nine days after the Sept. 11, 2001, attacks, George W. Bush defined
victory in the “war on terror” as the defeat of al-Qaeda and “every
terrorist group of global reach.” But now with almost no debate, the
Bush administration has expanded those ambitious goals by adding the
elimination of potential “homegrown terrorists.”
In effect, this bait-and-switch definition of
“victory” guarantees that the “war on terror” will indeed be endless,
striking not just at al-Qaeda and other organized terrorist groups that
can operate internationally, but including disaffected youth in the
United States and elsewhere who might be inspired by al-Qaeda or some
other extremist ideology.
This mission creep was reflected in several recent
developments, such as the arrest of seven young black men in Miami for
agreeing to collaborate with an FBI agent posing as an al-Qaeda
operative and the CIA’s shutting down of a special unit that has been
dedicated to tracking al-Qaeda for the past decade.
Intelligence officials said the CIA disbanded the
al-Qaeda-focused “Alec Station” late last year and reassigned its
analysts to a broader Counterterrorist Center because the center’s
then-director Robert Grenier felt that the reorganization would better
meet the shifting terrorist threat. [NYT, July 4, 2006]
At the heart of that changing threat is a
heightened concern about “homegrown terrorism,” which is not directed by
al-Qaeda or another international terrorist group but may be inspired by
them. An example of that type of terrorism was the July 7, 2005, subway
bombings in London, carried out by four young Muslims from northern
Yet, rather than take this declining capability of
al-Qaeda to conduct direct attacks on the West as a sign of victory – or
as an indication that the 9/11 attacks were a case of lax U.S. defenses
letting al-Qaeda get in a lucky punch – the Bush administration has
redrawn the parameters of the potential threat.
“We’ve already seen this new face in terrorism in
Madrid, London and Toronto,”
said FBI Director Robert Mueller in a speech to the City Club in
Cleveland. “They were persons who came to view their country as the
Mueller’s comments also could have applied to the
Miami Seven case, although some critics see it more as an example of the
administration manufacturing a “homegrown” threat to justify Bush’s
continuation of extraordinary presidential powers and further
encroachments on American constitutional rights.
“Without the help of the FBI, determined to
establish a ‘homegrown’ terrorist threat, as elucidated by FBI head
honcho Robert Mueller in Cleveland as the bust unfolded in Miami, these
‘terrorists’ hailing from a cult that believes in shape-shifting
reptiles, would have gone nowhere,”
wrote journalist Kurt Nimmo.
The seven Miami defendants appear to be alienated
young men, but there is no evidence that they would have “sworn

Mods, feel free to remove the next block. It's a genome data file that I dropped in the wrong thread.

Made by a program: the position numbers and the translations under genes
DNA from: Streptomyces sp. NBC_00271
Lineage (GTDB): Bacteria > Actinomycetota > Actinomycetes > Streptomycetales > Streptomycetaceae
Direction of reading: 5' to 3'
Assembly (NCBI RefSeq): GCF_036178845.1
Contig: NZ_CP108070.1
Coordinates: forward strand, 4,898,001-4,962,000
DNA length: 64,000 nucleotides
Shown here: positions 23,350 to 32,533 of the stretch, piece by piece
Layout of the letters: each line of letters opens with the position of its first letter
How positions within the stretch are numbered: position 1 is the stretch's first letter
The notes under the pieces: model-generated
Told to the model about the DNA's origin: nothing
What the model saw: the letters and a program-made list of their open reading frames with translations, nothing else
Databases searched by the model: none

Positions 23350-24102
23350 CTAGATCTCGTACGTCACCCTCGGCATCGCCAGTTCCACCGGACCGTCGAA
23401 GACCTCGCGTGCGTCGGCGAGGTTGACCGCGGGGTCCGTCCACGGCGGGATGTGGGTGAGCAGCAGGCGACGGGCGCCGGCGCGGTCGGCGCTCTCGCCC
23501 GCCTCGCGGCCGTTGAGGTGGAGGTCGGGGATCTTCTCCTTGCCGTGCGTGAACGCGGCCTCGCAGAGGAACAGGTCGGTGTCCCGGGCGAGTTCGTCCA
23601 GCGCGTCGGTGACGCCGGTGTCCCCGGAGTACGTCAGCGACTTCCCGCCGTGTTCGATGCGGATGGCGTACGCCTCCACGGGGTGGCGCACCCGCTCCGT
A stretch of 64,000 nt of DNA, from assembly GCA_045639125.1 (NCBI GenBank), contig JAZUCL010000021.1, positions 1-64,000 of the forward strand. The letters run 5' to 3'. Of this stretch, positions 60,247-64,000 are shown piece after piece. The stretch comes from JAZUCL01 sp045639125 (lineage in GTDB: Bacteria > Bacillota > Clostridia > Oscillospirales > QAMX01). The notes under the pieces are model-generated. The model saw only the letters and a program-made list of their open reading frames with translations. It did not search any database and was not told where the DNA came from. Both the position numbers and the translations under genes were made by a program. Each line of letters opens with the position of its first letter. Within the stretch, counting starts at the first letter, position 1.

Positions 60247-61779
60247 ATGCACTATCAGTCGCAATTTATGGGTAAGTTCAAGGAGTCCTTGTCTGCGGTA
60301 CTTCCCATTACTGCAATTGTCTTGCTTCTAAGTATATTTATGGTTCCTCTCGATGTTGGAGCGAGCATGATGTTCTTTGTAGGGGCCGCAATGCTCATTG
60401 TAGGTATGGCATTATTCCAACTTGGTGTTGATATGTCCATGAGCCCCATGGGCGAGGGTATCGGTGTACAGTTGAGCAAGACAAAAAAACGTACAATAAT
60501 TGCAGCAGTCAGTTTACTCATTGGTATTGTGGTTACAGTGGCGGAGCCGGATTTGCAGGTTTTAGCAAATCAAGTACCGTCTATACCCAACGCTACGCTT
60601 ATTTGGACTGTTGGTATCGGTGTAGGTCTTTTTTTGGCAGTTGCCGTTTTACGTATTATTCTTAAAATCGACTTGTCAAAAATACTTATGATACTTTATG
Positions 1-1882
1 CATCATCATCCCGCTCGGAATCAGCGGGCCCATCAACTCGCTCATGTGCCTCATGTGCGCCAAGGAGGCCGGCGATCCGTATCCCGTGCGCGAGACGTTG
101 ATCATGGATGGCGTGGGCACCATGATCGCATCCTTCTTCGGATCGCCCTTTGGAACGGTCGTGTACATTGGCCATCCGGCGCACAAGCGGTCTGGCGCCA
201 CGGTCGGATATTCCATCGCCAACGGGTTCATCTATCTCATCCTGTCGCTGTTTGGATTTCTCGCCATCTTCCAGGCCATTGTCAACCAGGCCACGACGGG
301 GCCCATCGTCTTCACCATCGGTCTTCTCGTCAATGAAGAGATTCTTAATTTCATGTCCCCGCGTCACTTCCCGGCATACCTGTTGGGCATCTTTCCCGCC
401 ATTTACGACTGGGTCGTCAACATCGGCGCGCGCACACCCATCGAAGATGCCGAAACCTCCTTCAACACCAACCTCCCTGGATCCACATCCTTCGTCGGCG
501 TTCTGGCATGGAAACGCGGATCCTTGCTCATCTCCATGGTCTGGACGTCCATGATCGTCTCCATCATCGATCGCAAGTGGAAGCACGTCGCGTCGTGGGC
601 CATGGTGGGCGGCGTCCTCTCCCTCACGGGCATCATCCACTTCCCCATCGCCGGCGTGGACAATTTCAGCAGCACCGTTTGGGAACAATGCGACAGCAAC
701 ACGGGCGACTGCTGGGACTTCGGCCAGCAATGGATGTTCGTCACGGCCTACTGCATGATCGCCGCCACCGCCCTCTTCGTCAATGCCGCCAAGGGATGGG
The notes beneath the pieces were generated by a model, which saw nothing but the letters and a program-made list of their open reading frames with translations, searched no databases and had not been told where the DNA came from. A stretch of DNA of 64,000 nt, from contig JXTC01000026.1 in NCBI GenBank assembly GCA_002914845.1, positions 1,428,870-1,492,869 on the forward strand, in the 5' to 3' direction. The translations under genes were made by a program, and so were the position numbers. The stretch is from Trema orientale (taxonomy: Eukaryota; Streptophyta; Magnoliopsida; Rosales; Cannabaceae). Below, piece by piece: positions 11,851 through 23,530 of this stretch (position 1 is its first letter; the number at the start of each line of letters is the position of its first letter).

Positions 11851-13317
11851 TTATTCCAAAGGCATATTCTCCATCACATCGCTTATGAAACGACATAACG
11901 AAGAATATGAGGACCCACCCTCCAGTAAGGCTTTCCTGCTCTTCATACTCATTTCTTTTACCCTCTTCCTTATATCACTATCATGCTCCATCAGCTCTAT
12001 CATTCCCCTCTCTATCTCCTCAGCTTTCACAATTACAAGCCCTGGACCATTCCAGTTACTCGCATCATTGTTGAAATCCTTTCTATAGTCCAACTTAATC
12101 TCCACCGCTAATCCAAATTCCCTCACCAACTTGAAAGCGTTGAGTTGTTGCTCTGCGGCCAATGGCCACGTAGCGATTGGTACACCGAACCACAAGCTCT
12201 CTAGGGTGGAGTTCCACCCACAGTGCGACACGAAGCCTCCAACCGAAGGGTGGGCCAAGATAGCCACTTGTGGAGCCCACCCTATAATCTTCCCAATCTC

allegiance” to al-Qaeda if an undercover FBI agent hadn’t approached
them with promises of cash, uniforms and supplies. Even then, as FBI
deputy director John Pistole said, their plan was “aspirational rather
Despite the breathless media attention to the
arrests – one CNN anchor even wondered if the Miami Heat’s celebration
of the NBA championship might be disrupted by the terrorist threat – the
seven African-Americans had no weapons, no explosives and no concrete
plans for waging a “full ground war against the United States,” as
Attorney General Alberto Gonzales claimed.
“We’re as puzzled as everyone else,”
said Howard Simon, director of the Florida chapter of the American
Civil Liberties Union. “There’s no weapons, no explosives, but this
Though rounding up these seven young men may not
have headed off some imminent terrorist attack, the arrests did serve
several other purposes, including injecting a new dose of fear into the
American people, giving Republican candidates a boost in the November
elections and justifying continuation of the “war on terror” at a time
when Bush’s strategies are facing new questions and challenges.
Most notably, on June 29, a majority of the U.S.
Supreme Court rebuked Bush’s proposed military tribunals for trying many
of the 460 detainees at Guantanamo Bay, Cuba. The five-justice majority
declared that the “war on terror” does not grant the President unlimited
As Marty Lederman
observed in an analysis for SCOTUSblog.com, the court determined
that Bush’s conduct is “subject to the limitations of statute and
treaty” and the court made clear that “Congress’s enactments are best
construed to require compliance with the international laws of armed
conflict, absent contrary legislative direction.”
Perhaps most importantly, the Supreme Court ruled
that the Geneva Convention applies as a treaty obligation to the
conflict against al-Qaeda.
In citing the Geneva Convention, the court